Our guide was fantastic, and the itinerary succeeded in getting us off the beaten path as we desired.
Captured by the British from the last of Burma's kings, Mandalay conjures images of Southeast Asia at its most elegant and genteel. Though today it is Myanmar's second largest city, home to 1 million people, it is still possible to glimpse the enchanting land that beckoned Rudyard Kipling: "For the temple-bells are callin', an' it's there that I would be - by the old Moulmein Pagoda, looking lazy at the sea." One of the cultural and spiritual centers of the nation, Mandalay can also be enjoyed as the start or end point of a cruise on board The Road to Mandalay.
Perhaps the best sights of Mandalay are the Shwei-in-bin Monastery, a regal teak structure that is a rare example of traditional Burmese design; the iconic Mandalay Palace, a reconstructed, restored complex that was once home to a line of Burmese kings; and the surreally elaborate Kuthodaw Pagoda, a white marble structure dating from the 1800s.
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Stroll across U Bein bridge, the world’s longest teak bridge, which is three-quarters of a mile long and one of Mandalay’s landmarks.
Visit the Mahamuni Paya and see the famed Buddha, covered in gold leaf daily by pilgrims. Join in and add a small amount of gold leaf to the Buddha.
Visit the Shwei-in-bin Monastery, a fine example of traditional Burmese wooden architecture, and one of the few which survived the test of time. Built from teak, a hard wood native to southeast Asia, Shwei-in-bin Monastery is full of elaborate woodcarvings and detailed Buddhist artwork.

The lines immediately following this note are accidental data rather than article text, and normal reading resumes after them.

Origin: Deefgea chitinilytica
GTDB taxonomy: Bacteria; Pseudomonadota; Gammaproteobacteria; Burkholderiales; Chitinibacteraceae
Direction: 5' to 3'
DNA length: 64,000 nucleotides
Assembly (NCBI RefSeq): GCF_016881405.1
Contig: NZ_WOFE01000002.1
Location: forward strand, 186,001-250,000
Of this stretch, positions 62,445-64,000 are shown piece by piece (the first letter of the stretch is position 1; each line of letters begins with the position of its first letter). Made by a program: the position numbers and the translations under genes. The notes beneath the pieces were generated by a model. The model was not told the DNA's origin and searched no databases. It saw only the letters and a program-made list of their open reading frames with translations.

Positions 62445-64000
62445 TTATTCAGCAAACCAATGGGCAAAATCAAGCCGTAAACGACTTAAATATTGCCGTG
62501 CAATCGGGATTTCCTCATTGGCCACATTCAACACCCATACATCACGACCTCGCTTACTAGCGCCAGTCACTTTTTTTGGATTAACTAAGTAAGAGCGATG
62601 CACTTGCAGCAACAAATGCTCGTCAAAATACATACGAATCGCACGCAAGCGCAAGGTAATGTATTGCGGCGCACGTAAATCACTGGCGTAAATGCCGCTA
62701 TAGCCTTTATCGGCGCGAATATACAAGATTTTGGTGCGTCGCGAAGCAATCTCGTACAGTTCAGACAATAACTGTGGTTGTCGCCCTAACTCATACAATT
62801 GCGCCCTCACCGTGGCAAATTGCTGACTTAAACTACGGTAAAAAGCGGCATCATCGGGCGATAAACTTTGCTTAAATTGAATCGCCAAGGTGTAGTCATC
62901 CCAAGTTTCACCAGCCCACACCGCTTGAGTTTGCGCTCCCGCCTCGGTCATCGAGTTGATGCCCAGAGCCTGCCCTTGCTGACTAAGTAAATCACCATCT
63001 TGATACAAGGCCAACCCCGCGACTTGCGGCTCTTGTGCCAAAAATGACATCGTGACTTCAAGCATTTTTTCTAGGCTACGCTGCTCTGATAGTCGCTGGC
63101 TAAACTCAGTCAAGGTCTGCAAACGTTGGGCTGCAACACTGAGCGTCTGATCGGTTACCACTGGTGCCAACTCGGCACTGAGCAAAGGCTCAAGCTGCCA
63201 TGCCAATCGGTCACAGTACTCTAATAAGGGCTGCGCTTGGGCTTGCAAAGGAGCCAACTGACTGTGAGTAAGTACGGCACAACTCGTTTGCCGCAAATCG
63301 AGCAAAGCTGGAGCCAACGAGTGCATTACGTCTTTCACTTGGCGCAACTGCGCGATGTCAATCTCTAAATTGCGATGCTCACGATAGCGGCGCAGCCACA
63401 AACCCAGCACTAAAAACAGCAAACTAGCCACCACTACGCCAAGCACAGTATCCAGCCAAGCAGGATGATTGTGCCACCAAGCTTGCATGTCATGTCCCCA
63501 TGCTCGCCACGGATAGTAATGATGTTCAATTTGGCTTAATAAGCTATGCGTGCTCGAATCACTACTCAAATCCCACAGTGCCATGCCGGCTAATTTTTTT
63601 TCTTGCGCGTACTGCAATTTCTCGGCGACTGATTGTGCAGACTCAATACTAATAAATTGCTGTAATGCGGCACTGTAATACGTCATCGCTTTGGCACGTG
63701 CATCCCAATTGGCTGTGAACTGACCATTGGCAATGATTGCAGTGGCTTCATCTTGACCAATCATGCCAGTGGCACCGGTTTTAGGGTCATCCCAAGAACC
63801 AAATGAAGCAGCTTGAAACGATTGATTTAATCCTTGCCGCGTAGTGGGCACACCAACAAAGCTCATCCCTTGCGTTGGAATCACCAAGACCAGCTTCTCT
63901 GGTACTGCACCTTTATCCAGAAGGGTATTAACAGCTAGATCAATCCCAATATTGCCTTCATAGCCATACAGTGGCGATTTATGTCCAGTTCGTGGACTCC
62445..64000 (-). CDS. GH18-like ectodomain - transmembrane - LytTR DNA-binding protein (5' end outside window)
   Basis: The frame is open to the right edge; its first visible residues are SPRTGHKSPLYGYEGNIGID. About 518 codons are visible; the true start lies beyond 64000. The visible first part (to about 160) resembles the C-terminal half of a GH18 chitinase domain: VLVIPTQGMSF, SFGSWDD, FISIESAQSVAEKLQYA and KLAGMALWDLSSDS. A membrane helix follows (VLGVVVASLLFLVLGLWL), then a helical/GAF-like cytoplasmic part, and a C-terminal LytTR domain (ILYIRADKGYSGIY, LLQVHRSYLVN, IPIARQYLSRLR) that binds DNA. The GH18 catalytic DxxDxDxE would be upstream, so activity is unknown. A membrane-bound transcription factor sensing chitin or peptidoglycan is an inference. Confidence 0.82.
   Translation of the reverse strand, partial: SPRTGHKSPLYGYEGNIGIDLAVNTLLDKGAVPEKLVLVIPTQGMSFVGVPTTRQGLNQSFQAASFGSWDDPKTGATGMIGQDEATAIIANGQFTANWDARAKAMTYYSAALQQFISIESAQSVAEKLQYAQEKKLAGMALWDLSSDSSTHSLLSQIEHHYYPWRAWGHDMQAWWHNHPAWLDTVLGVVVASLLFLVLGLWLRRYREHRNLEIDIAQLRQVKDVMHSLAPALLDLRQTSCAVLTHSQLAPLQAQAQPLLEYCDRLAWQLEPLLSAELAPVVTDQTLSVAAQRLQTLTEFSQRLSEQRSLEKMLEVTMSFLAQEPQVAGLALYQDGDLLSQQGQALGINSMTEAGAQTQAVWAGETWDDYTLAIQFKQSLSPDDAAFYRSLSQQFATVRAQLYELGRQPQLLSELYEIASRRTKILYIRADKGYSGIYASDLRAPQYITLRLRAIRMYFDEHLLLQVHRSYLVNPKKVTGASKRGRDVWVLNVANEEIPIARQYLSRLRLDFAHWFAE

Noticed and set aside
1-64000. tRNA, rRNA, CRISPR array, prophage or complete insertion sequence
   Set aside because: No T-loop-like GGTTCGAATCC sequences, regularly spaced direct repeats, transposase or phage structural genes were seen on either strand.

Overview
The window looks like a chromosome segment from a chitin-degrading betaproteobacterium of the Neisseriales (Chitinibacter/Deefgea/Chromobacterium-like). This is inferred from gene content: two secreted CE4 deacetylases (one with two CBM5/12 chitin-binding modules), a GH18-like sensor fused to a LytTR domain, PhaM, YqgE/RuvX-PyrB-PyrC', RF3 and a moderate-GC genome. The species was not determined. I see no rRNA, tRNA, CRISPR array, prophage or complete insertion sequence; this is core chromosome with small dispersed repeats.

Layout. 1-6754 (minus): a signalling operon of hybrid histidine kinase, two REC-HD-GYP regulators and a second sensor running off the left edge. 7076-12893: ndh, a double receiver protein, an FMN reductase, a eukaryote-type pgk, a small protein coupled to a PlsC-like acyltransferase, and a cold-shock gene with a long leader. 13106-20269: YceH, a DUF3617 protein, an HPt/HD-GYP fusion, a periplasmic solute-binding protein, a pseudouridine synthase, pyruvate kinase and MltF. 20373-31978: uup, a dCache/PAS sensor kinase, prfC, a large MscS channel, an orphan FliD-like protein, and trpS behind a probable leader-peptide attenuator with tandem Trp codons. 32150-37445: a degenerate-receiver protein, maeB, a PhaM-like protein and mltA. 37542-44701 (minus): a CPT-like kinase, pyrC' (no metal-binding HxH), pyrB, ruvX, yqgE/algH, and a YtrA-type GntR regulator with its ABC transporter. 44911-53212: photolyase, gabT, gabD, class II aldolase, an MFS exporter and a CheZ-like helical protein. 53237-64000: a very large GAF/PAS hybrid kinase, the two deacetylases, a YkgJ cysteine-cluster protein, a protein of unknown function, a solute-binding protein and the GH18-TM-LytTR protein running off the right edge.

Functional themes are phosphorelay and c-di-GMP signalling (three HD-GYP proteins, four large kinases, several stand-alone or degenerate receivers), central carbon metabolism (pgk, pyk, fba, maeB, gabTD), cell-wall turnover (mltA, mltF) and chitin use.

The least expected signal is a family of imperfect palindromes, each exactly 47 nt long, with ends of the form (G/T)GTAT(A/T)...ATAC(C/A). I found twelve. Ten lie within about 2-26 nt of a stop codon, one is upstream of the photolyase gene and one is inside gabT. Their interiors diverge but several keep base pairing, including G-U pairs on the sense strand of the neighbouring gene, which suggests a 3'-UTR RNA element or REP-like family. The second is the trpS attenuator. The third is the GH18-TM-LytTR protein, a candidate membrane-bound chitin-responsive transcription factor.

Built by King Mindon in the 19th-century, Kuthodaw pagoda is home to the world’s largest book – a series of 729 white marble tablets on which the Buddhist scriptures are carved. The tablets are arranged in groups as four sides of a square, with each square crowned by a white stupa, making for a remarkable sight en masse.
Home to the last kings of Burma, Mandalay Palace fell to British forces in 1885; subsequently, the Palace became a symbol of Burmese identity and independence. While the palace was destroyed in World War II, it was rebuilt in the 1990s. Today, the reconstructed palace features traditional Burmese architecture, with a wide moat, defensive walls, carefully manicured gardens, and low structures under elaborate, tiled roofs.
Shwenandaw Kyaung Monastery
Visit the beautiful Shwenandaw Kyaung teak monastery, which was once part of Mandalay Palace before being disassembled and relocated to its present location in 1880. Built entirely out of teak wood and abounding in intricately carved depictions of the life of the Buddha, Shwenandaw was one of few buildings spared during World War II bombing.
Do as Burmese Buddhist pilgrims have done for hundreds of years and hike to the top of Mandalay Hill (790 feet in altitude), a merit-making endeavor in the mind of the faithful. There are four pathways up to the top of the hill, the most commonly used of which is marked by two famous "chinthes," or giant lion statues (rendered with artistic flair) guarding the path entrance.
Po Win Daung Caves
Embark on a full-day trip to the seldom visited Po Win Daung caves. Although little known to the outside world, the hundreds of caves here, carved out of sandstone rock, are considered by academics to contain one of the richest repositories of Buddhist statues and fresco paintings in all of Southeast Asia.
Contemporary Art Tour
Along with Yangon, Mandalay is one of Myanmar’s burgeoning centers of contemporary art, with new galleries opening and buzz beginning to build here. Get a firsthand look at awakening artistic and political expression in a country where it has long been discouraged.
Cruise on The Road to Mandalay